Drawing Lewis Structures of Ionic and Covalent Compounds

 

1.     Determine whether the compound is molecular or ionic. If the species to be depicted is an ionic compound, the cation and the anion should be drawn separately with the appropriate charges.

 

2.     Calculate the total number of electrons to be shown in the structure by

a.      adding the number of valence shell electrons for each atom.

b.     adding or subtracting electrons to account for the charge of the species if it is an ion.

 

3.     Calculating the probable number of bonds. A helpful (?) Rule of Thumb.

 

a.      Determine the number of electrons each atom would need to have around it in a “good” Lewis Structure (see the Table I below) and determine the sum for the whole molecule or ion.

 

b.     Subtract the number of electrons calculated above from the number calculated in Step 1 to determine the number of electrons to be shared in the structure. Divide this by 2 to calculate the number of bonds in the structure.

 

c.      Note that when this Rule of Thumb fails, the predicted number of bonds will be fewer than the number required to join the atoms! If this happens, connect the atoms with single bonds and go to Step 4.

 

4.     Connect the atoms with single or multiple bonds as lines or dot-pairs. (See Table I below.)

 

5.     Put in the remaining electrons as lines or dot-pairs around the atoms from most to least electronegative ,usually starting with the outside atoms, to fill their valence shells. Put any remaining electrons around the central atom.

 

6.     Calculate the formal charge of each atom from

 

            Formal Charge = (# of valence electrons in the neutral atom)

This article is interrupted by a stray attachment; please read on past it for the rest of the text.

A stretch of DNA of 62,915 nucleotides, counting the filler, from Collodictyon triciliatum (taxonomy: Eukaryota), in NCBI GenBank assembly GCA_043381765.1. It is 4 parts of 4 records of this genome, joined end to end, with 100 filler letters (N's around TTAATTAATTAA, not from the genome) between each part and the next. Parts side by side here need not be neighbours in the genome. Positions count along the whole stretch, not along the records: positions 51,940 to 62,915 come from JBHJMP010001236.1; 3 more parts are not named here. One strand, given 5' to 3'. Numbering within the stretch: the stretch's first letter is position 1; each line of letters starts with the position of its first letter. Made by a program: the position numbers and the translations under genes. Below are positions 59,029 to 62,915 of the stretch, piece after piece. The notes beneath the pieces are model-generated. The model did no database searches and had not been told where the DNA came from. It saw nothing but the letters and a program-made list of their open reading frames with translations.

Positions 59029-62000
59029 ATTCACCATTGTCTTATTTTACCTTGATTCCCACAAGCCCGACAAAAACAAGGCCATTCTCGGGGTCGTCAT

- (# of unshared electrons + 1/2 # shared electrons)

 

7.     Move lone pair electrons into multiple bonds with adjacent atoms to reduce formal charges and to make formal charge agree with electronegativity, if possible. Be sure not to exceed the limits of the valence shells. Note: Hydrogen can accommodate only two electrons in its valence shell (comprised only of a 1s orbital). The second period elements can accommodate eight (thus the “octet rule”) since the second shell is comprised of one 2s and three 2p orbitals. Elements beyond the second period may accommodate more than eight electrons since they do have d orbitals available for bonding. Boron and Aluminum often have only six electrons in a Lewis Structure.)

Table I : Rules of Thumb for Drawing Lewis Structures

 

Rule / Group

IA

IIA

IIIA

IVA

VA

VIA

VIIA

1)  Number of Electrons to Satisfy

2

4

6

8

8

8

8

2)  Number of Bonds Usually Formed

1

2

3

4

3

2

1

Notes:

1.     IA, IIA, and IIIA elements (other than hydrogen and boron) are usually involved in ionic or metallic bonding.

2.     IIIA elements can accommodate 8 electrons by forming 4 bonds.

3.     p-Block elements of the third period or higher can accommodate more than 8 electrons by forming more than 4 bonds.

4.     Hydrogen can accommodate only two electrons in its valence shell (comprised only of a 1s orbital). The second period elements can accommodate eight (thus the “octet rule”) since the second shell is comprised of one 2s and three 2p orbitals. Elements beyond the second period may accommodate more than eight electrons since they do have d orbitals available for bonding. Boron and Aluminum often have only six electrons in a Lewis Structure, but can accommodate eight.


Resonance Structures

 

Rules of Resonance:

1)         Move electrons only, not atoms. Except for “hyperconjugation” only p and non-bonding electrons should be moved.

2)         Move electrons (generally in pairs)

                        -from an atom into a bond with an adjacent atom or vice versa,

                        -from a bond to an adjacent bond,

                        -or (rarely invoked) from an atom to an adjacent atom.

3)         Do not exceed the valence capacity of an atom.

 

Judging the Contribution of Resonance Structures:

            A “best” or “most important” resonance structure should have

1)         The maximum number of paired electrons (i.e. the fewest unpaired)

2)         The maximum number of shared electrons (i.e. the greatest number of bonds)

3)         The fewest number of formal charges with the lowest absolute values.

4)         Formal charges of the same sign far apart and/or formal of opposite sign close together.

5)         Distribution of positive and negative charges should agree with electronegativity.

 

Consider OCN-

 


YT = a qA + b qB + c qC + d qD

 

Importance?